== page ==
EagleTribune.com, North Andover, MA


February 26, 2014

Letter: Kingston's Article 22 is about campaign finance reform

To the editor:

Kingston’s Warrant Article 22 is a bit confusing, but boils down to one issue: Do we want to bring back popular, bipartisan campaign finance reform, including the McCain-Feingold Act and other laws dating back to 1905 that were gutted by the Supreme Court in the Citizens United v. FEC case? Large corporate and union lobbying groups would like to continue to influence elections anonymously and have managed to convince the Supreme Court that their First Amendment right to free speech was being curtailed by campaign finance reform laws.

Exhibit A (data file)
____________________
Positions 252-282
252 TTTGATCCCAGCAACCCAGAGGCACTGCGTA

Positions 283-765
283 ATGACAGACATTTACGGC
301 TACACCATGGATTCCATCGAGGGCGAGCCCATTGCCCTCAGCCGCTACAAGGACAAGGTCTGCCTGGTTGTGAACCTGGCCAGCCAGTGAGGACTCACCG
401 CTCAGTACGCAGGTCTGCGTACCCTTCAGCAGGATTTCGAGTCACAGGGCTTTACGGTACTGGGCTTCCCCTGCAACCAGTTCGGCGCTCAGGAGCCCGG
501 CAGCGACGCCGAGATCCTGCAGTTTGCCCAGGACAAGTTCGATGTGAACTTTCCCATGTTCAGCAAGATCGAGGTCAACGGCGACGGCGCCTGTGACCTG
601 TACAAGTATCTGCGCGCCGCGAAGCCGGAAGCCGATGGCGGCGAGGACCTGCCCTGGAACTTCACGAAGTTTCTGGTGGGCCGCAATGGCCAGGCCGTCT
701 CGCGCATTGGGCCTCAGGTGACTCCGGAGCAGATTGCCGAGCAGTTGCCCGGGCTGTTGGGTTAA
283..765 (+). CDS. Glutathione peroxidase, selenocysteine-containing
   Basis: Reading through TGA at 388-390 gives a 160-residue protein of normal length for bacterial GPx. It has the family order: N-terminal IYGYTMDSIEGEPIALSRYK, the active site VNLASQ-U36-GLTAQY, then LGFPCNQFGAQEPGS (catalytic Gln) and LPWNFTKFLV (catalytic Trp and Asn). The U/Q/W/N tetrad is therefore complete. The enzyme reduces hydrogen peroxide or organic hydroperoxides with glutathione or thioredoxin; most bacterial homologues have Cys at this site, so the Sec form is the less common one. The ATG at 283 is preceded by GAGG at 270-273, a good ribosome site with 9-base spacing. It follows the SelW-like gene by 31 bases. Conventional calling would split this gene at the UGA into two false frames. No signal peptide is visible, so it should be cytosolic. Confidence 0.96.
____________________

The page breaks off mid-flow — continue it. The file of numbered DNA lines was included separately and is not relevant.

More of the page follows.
But why would a corporation have constitutional rights? Every owner, member and employee of a corporation has individual constitutional rights and they have never been threatened by campaign reform laws. But a corporation is not a person; it is an entity created and owned by people. Since people cannot be owned (13th Amendment) and corporations are owned, it follows they can’t be people. A corporation cannot vote, even if it is 18 years old; a corporation cannot run for office, nor claim other constitutional rights reserved for people. Why would we extend them just free speech?

There are two Senate Joint Resolutions (18 and 19) and two House Joint Resolutions (20 and 21) that have bipartisan support that would

reinstate Congress’ authority to regulate campaign gifts and spending and to clarify that corporations and unions do not have the constitutional rights of people. Article 22 asks our state and congressional legislators to back those amendment bills. Please vote yes.

Peter Coffin


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